The Australian government on Tuesday approved the deployment of over 300 troops to Iraq as part of a training mission. These troops will be in addition to nearly 200 Australian personnel already assisting the Iraqi military in its fight against the Islamic State group and the 400-strong air force troops conducting airstrikes against ISIS.
“We won't have a combat role. It is a training mission not a combat mission … but Iraq is a dangerous place,” Australian Prime Minister Tony Abbott reportedly said, at a press conference in Canberra, on Tuesday. “I can’t tell you that this is risk free.”
The Australian troops will be based 30 miles north of the Iraqi capital of Baghdad, where they will partner with 100 military personnel from New Zealand. The mission, which is expected to become operational in May, will be formally reviewed in 12 months.
Abbott also clarified that Australian troops would not be working with local militias. “We don't work with irregulars, we don't work with informal, armed groups,” he reportedly said.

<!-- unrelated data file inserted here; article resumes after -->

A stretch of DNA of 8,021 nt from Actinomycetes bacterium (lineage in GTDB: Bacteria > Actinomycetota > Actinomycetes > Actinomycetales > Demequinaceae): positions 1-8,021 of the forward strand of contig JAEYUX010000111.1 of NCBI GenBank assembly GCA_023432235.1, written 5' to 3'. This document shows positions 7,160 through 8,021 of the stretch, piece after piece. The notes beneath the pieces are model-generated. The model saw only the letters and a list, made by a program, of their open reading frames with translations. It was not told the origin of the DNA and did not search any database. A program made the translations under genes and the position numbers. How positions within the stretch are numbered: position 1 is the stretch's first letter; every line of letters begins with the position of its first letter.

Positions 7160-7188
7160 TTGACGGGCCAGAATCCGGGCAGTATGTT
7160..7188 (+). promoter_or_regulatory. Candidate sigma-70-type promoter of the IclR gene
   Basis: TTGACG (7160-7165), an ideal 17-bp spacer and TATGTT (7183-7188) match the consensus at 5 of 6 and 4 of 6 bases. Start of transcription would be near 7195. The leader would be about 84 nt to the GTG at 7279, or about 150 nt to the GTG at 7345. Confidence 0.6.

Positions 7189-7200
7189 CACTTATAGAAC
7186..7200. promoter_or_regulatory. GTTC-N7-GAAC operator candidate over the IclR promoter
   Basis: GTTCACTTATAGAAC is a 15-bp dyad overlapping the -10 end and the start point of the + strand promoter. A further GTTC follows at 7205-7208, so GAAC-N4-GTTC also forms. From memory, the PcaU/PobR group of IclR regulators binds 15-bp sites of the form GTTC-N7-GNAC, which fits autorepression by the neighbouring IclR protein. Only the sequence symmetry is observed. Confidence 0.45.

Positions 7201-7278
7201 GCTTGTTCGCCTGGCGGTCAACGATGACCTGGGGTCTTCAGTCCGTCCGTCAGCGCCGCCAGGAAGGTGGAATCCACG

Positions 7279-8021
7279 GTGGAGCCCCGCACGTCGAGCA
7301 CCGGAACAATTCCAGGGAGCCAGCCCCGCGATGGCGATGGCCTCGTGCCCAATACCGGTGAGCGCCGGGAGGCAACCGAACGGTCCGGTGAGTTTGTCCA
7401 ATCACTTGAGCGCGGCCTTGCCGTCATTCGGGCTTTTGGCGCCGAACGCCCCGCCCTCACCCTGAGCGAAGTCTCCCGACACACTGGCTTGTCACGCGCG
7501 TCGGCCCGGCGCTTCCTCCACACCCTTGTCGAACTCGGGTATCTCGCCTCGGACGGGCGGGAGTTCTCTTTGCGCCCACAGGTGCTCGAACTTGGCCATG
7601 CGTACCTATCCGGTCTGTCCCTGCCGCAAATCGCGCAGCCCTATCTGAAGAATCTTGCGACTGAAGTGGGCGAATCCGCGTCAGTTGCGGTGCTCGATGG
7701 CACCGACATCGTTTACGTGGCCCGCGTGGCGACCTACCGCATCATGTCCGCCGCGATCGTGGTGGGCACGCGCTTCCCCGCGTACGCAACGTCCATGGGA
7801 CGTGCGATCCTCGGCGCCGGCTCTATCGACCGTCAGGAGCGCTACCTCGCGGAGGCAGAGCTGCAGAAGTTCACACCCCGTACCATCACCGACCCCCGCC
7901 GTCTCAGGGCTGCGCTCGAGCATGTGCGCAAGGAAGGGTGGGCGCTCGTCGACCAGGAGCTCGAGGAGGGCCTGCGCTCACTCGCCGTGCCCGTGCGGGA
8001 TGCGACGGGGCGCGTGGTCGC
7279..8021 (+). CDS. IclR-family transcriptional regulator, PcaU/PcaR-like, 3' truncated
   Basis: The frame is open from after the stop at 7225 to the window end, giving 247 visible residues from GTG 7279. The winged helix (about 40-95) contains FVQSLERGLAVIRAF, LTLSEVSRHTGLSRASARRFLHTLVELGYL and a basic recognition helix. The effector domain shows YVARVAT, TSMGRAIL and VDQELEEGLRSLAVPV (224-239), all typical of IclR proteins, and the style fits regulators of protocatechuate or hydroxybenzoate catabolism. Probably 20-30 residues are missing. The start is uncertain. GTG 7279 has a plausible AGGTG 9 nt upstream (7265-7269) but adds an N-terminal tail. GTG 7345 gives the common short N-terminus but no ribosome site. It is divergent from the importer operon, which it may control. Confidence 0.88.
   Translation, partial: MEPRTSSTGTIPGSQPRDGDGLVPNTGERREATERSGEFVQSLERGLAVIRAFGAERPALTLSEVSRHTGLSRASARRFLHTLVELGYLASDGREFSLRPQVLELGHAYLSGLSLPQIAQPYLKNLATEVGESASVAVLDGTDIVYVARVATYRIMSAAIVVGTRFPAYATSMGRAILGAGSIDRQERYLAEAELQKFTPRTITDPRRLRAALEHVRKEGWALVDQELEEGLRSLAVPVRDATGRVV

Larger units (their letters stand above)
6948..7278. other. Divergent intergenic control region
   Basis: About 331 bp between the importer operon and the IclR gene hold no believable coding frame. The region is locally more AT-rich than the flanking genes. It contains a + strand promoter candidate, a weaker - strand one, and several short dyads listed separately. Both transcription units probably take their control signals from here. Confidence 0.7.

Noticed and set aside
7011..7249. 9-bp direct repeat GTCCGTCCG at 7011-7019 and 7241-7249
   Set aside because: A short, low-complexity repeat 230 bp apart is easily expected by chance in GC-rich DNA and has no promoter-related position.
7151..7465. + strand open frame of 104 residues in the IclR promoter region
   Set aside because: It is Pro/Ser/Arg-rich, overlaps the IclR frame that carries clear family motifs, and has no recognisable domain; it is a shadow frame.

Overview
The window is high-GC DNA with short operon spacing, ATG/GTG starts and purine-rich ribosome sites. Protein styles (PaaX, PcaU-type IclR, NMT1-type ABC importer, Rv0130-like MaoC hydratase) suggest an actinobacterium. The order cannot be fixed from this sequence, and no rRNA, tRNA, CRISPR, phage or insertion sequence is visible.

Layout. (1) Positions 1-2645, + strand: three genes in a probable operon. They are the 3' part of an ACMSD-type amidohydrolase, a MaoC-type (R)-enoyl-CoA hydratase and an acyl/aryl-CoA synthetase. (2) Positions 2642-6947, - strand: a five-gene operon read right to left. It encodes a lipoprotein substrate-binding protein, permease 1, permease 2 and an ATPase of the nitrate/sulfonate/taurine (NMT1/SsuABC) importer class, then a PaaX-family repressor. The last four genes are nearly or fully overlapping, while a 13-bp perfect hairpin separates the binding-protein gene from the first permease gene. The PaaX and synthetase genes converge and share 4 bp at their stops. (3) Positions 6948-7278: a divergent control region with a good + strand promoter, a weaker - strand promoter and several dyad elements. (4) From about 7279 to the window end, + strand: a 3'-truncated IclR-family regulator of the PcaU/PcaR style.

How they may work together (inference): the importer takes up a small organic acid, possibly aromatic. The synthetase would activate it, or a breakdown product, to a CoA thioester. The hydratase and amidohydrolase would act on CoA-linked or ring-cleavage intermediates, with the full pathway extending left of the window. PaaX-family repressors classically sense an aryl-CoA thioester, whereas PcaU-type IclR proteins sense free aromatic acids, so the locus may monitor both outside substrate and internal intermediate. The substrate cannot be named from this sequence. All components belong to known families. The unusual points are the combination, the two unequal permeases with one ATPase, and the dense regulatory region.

The cabinet's approval follows the Australian government’s decision in March to prepare for such a mission. At the time, Abbott had reportedly said that the move represented the “next phase” in Australia’s fight against the “apocalyptic, millenarian death cult” of ISIS.
“The important thing is to make an effective and meaningful contribution to the security of the wider world because, as I say, this is not just about Iraq; this is about our national security, too,” Abbott said on Tuesday, according to media reports.
It is estimated that at least 140 Australian nationals have travelled to the conflict-hit regions in Iraq and Syria to join militant groups, including ISIS. In September last year, in an attempt to stop the spread of ISIS, Australia joined a U.S.-led international coalition carrying out airstrikes on militant strongholds in Iraq.